When it comes to preparing for the inevitable, couples may very well not think about the Social Security benefits that a surviving spouse can receive. But they should. And they have to go that far before claiming benefits based on their own track record.
What married couples need to know? survivor benefits — while both are still alive — is that the surviving spouse’s income will depend on when the higher-earning spouse claims their benefits, says Elaine Floyd, the director of retirement and life planning at Horsesmouth, a provider of educational materials to financial advisors.
If they claim at 62, the survivor benefit becomes 82.5% of that higher earner’s primary insurance amount, she says. And if they claim at 70, delayed credits and can go up to 124% of the basic insurance amount.
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The main insurance amount, according to Social Security, is the benefit a person would receive if he/she chooses to receive retirement benefits at his/her normal retirement age. This amount will not be reduced if you retire early or increased if you postpone.
Floyd gives this example: For example, if the higher earner’s PIA is $3,000, the survivor benefit could range from $2,475 to $3,720, depending on when that spouse claims.
Delay Social Security Claims to 70
Ultimately, what survivors need to know is that their survivor benefit will depend on when they claim it, Floyd says. Taking it before full retirement age reduces their benefit.
They can maximize their survivor benefit by starting it at full retirement age, or later. In fact, Floyd’s “number one advice for married couples is that the highest-earning spouse claim their own retirement benefit at age 70.”
Do you get more by taking your benefit – or that of your partner – first?
Although it is often overlooked, there is another way to maximize the benefits of the surviving spouse according to: Heather Schreiber, the chairman of HLS Pension Advice“If the surviving dependent is entitled to both old-age and survivor benefits, he/she can choose to apply for the lower benefit first and then switch to the higher benefit later,” she explains.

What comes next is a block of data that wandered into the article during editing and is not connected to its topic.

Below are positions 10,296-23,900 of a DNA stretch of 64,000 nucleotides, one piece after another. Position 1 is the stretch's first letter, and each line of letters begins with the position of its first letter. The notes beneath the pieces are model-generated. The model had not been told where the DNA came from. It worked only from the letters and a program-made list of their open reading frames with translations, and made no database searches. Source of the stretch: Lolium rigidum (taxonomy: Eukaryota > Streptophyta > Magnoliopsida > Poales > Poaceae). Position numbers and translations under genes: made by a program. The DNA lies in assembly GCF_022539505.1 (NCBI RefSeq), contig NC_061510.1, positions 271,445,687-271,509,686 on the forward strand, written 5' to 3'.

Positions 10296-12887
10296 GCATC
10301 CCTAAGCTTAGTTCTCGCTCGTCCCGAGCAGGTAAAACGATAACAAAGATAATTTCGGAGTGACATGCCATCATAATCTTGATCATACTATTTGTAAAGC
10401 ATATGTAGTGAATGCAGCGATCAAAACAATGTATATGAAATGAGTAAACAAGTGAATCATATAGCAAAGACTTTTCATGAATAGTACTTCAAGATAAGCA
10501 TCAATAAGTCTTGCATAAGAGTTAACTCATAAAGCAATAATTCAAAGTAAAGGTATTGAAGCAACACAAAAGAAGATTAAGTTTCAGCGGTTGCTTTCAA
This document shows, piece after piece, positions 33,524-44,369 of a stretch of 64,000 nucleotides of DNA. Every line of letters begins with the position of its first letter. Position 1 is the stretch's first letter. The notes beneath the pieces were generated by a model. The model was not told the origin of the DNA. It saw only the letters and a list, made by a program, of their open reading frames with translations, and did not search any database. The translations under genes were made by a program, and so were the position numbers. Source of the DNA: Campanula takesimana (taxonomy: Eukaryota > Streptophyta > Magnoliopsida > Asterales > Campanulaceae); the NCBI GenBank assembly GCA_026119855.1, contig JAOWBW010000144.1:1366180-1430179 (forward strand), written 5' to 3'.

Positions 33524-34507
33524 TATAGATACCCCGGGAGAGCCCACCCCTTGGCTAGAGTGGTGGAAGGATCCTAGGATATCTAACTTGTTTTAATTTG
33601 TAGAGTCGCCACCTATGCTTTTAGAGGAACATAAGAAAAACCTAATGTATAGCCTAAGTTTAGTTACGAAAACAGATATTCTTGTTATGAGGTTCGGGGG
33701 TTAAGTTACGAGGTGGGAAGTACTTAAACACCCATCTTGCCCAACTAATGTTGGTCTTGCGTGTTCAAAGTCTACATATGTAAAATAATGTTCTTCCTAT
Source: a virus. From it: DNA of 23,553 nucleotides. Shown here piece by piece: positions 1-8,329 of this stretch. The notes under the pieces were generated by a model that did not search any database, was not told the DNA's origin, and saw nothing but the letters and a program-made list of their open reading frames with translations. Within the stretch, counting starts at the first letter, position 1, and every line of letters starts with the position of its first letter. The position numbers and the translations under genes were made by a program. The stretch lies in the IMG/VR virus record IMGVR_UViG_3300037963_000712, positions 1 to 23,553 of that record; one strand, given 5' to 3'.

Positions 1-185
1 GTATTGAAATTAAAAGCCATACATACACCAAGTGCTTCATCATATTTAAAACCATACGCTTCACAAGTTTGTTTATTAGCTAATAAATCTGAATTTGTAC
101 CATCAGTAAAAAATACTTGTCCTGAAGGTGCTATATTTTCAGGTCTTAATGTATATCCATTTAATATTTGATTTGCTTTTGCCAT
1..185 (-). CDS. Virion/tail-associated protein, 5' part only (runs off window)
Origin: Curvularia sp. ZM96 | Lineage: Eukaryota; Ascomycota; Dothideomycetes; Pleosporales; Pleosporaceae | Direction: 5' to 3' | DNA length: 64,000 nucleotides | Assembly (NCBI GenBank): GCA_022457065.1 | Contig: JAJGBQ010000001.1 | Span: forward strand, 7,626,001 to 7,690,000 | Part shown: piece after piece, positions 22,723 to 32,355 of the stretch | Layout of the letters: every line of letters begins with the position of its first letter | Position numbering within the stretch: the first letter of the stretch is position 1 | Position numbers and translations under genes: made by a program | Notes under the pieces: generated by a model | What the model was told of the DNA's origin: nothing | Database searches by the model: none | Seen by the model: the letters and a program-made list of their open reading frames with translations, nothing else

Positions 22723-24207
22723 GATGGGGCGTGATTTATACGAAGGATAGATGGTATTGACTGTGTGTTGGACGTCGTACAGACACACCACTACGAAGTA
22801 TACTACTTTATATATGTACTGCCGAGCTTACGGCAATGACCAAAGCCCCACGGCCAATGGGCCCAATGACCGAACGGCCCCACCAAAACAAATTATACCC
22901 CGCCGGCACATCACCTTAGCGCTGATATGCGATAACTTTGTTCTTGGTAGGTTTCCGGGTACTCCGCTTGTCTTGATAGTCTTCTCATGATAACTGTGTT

Schreiber gives this example: Suppose Jane, 62 years old and retired, recently lost her husband who was collecting $2,000 a month at the time of his death. Jane’s estimated monthly retirement benefit at her full retirement age of 67 is $1,800.
She could choose to claim survivor benefits now (generally, the earliest age at which a surviving spouse can claim survivor benefits is 60, unless incapacitated). She would receive 71.5% of the survivor benefit, or $1,430.
By not including her retirement benefit in the scope of her initial application, she could switch to her own retirement benefit at age 70. Including the deferred retirement credits earned, her retirement benefit at age 70 would be $2,232 ($1,800 x 124%) per year. month.
Mike Piper, author of “Social Security made simpleAlso recommends using this strategy: For people who have already lost their spouse, it generally makes sense to 1) file your retirement benefit as early as possible, while growing your survivor benefit until it peaks at your survivor FRA (full retirement age), or claim your survivor benefit as early as possible (age 60), while growing your retirement benefit until it peaks at age 70.
You may be subject to the Retirement Income Test
Surviving spouses who claim their survivor benefits before full retirement age and continue to work should also know that their benefits will be subject to the so-called retirement income test.
Essentially, for 2021, Social Security will withhold $1 in benefits for every $2 in income over $18,960 before you reach full retirement age. Please note: benefits withheld while you continue to work will not be lost; they are added to your monthly allowance once you reach FRA.
Ex-spouses can claim benefits
Even former spouses who have been married for more than 10 years can claim survivor benefits, provided they either unmarried or remarried at age 60, says Schreiber. Remarriage at age 60 or later also entitles a widow of a deceased spouse to: claim benefits based on the file of the first spouse.
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This article originally appeared on USA TODAY: Social Security: 4 things to know about survivor benefits